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Thread: Who still uses NiCad and/or NiMH? Any plans to switch to LiIon?

  1. #31
    Join Date
    May 2014
    Location
    Grassy Lake Alberta
    Posts
    607
    I did not switch to have new technology . Waited until all my old stuff was shot to heck. Then replaced about four different brands with one brand so batteries can be shared. Really important when you are using tools for a living with employees.

  2. #32
    Join Date
    Nov 2006
    Location
    N.E. Ohio
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    5,416
    Is the controller in the tool or in the battery? I have been waiting for someone to come up with a hack to rehab the Makita LXT's but everyone tells me there is a board in the battery that when it says the pack is dead there is no getting around it. It'd seem the battery status would have to be in the battery itself to disallow charging when its put on the charger.
    This link should clear up any questions about the Makita system. The tools, battery and chargers all communicate with each other.
    'Cause all I wanna do is go the distance...

  3. #33
    Quote Originally Posted by Mark Bolton View Post
    Is the controller in the tool or in the battery? I have been waiting for someone to come up with a hack to rehab the Makita LXT's but everyone tells me there is a board in the battery that when it says the pack is dead there is no getting around it. It'd seem the battery status would have to be in the battery itself to disallow charging when its put on the charger.
    You can often jump start those batteries if the battery is too low for the charger to recognize it. Just jump across the positive and negative leads from a good battery for a couple of minutes, it will put enough of a charge into the battery for it to work on the charger again.

  4. #34
    Join Date
    May 2008
    Location
    MA
    Posts
    1,293
    Quote Originally Posted by Rich Engelhardt View Post
    This link should clear up any questions about the Makita system. The tools, battery and chargers all communicate with each other.
    There are hacks out there. Albeit questionable and likely not safe to prevent over charging. I fought these LXT batteries a few years ago (and you can find some old posts here on the topic). I even tore a battery pack apart and swapped good cells for bad cells and recombined and charged with a current limiting power supply. (There are individual cells, 6 as I remember in the 3.0 versions). If one goes bad it not longer works. It is a hack in the true/original sense of the work 'hack'. Meaning not really a viable solution (and reasonable risk of blowing up a battery which could cause injury).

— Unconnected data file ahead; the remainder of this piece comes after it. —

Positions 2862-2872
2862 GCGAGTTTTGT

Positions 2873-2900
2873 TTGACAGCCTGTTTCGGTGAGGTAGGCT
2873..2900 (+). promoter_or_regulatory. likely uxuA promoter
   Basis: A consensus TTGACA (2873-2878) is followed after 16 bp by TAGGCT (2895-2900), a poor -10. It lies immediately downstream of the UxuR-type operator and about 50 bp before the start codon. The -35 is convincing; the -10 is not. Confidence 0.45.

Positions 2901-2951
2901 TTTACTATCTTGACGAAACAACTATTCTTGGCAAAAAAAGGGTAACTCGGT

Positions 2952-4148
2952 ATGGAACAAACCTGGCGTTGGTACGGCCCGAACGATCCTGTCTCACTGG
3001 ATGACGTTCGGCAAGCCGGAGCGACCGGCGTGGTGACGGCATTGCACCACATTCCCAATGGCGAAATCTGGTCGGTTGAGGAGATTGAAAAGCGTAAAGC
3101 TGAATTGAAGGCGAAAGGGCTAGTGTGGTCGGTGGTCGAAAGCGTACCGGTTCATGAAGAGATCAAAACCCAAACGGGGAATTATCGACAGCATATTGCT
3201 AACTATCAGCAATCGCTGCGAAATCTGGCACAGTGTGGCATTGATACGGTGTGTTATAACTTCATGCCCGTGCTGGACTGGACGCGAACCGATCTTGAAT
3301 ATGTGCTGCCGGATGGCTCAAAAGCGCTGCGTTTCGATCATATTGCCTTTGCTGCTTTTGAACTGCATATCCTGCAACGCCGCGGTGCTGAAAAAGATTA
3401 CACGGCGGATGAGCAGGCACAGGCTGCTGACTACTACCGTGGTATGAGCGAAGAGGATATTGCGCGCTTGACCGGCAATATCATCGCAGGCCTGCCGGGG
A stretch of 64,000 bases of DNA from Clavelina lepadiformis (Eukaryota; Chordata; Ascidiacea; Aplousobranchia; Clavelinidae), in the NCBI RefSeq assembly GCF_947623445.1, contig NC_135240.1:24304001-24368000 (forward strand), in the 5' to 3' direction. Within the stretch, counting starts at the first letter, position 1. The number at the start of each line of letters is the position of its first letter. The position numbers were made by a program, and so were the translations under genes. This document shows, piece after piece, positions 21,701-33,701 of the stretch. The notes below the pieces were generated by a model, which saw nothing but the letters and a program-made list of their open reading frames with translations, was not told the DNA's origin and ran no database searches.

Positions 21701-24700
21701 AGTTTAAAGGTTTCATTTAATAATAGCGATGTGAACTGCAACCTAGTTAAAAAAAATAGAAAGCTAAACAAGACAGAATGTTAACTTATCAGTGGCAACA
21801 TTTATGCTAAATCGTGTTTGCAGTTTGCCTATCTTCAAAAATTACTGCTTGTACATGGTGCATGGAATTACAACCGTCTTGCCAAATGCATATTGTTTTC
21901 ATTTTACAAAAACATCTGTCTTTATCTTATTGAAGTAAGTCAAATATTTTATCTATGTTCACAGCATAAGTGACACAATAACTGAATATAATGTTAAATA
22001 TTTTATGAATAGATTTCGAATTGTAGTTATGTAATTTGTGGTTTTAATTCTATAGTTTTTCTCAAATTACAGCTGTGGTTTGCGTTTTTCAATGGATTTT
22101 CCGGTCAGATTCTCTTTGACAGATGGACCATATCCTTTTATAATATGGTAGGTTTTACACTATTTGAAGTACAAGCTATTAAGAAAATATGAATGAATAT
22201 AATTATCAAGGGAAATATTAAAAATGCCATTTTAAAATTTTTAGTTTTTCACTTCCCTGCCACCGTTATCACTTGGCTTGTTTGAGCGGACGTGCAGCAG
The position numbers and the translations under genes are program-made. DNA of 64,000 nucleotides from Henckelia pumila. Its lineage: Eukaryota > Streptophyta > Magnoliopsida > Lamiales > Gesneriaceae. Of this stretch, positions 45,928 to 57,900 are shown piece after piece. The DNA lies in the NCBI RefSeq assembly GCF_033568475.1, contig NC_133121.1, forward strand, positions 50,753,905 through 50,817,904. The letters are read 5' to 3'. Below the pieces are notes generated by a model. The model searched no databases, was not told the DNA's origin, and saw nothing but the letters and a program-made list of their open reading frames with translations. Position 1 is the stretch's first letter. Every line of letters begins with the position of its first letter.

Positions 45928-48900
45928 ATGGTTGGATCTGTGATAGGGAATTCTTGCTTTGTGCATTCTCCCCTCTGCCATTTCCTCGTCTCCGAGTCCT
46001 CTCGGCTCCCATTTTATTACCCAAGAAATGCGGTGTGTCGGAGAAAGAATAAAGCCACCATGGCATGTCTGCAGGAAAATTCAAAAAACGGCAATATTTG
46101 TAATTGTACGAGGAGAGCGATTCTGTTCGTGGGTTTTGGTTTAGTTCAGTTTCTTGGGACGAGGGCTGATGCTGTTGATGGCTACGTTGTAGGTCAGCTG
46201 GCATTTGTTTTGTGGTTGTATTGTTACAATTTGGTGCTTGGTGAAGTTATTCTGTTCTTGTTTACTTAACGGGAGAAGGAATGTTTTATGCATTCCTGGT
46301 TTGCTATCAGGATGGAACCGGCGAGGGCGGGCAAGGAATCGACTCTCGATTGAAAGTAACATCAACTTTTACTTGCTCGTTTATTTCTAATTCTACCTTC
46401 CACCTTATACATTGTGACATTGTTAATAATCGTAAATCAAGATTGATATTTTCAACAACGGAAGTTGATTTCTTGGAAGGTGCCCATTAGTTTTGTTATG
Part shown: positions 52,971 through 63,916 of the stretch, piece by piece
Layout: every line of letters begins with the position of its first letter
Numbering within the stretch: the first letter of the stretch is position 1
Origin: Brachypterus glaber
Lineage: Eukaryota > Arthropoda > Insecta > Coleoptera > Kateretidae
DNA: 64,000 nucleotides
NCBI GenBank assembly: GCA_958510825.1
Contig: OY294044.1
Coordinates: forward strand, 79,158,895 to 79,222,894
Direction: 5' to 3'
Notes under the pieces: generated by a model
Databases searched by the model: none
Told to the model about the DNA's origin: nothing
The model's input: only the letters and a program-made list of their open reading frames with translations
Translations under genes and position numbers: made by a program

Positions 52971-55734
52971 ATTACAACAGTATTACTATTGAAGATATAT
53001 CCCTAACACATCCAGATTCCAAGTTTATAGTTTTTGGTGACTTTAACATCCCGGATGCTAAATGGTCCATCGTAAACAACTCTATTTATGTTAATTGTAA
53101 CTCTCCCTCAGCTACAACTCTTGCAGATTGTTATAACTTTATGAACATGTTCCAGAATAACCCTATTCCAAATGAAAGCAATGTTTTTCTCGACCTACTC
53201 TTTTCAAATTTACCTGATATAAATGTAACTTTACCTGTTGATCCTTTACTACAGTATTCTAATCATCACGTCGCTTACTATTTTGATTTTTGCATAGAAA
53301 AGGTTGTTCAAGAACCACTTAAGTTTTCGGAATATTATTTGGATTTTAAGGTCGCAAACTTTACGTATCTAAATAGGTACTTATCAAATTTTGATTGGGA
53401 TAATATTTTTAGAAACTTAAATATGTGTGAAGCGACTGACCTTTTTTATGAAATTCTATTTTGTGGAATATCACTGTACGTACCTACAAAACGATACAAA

The newer batteries seem to be better. The pricing is as high as ever. I recently purchased a set of 4 generic/china LXT batteries off ebay, they were a fraction of the Makita branded ones. Two were DOA (but still cheaper overall than Makita branded), but the supplier is sending me two more. Whether they hold up long term is yet to be determined.

    Someone mentioned the earlier chargers tried to charge too fast. If that is the case, and the new chargers have changed the charge rate to be more reliable, then I would certainly invest in a new charger (I have two chargers now but older units). If anyone can confirm this please point me to a reference.

    Personally if I were just starting out and not already invested into misc Makita LXT tools, I would pick a different brand platform. Simply due to the terrible experience I have had on battery life.

    (ps I have also heard to not let them get too cold)
    Last edited by Carl Beckett; 12-06-2018 at 4:39 PM.

  5. #35
    Quote Originally Posted by Brian Henderson View Post
    You can often jump start those batteries if the battery is too low for the charger to recognize it. Just jump across the positive and negative leads from a good battery for a couple of minutes, it will put enough of a charge into the battery for it to work on the charger again.
    Ill give it a go and see. Thanks for the tip. I had read an article a while back from a guy disassembling these and the article spoke to the first two cells in the pack failing because they power the onboard battery management even when the battery is sitting three and if the charger/battery gets a red/green error 3 times it locks the battery out permanently. Never looked into being able to swap out or change out the boards.
    Sometimes I just want to look at pretty pictures,... Thats when I go to the Turners Forum

  6. #36
    I rebuild my battery's... After my first two I said i would never do it again. Then I tried again. The trick that makes it easy is to hot glue stick melt them together when doing it. Liquid electric tape also helps. If you don't glue them together it get dangerous when the wire end start touching. E-bay sell the cells cheap.

  7. #37
    Join Date
    Feb 2003
    Location
    Doylestown, PA
    Posts
    5,683
    Quote Originally Posted by Mark Bolton View Post
    .................................................. ...
    Like I say, my main beef, and Im sure its true with much of the new battery technology, is they are no longer rebuildable. It gets old buying $100 batteries when you can buy kit for a couple hundred plus.
    MTO offers rebuilds on some LiIon batteries. I don't know about the economics.

    https://www.mtobattery.com/collectio...ttery-rebuilds

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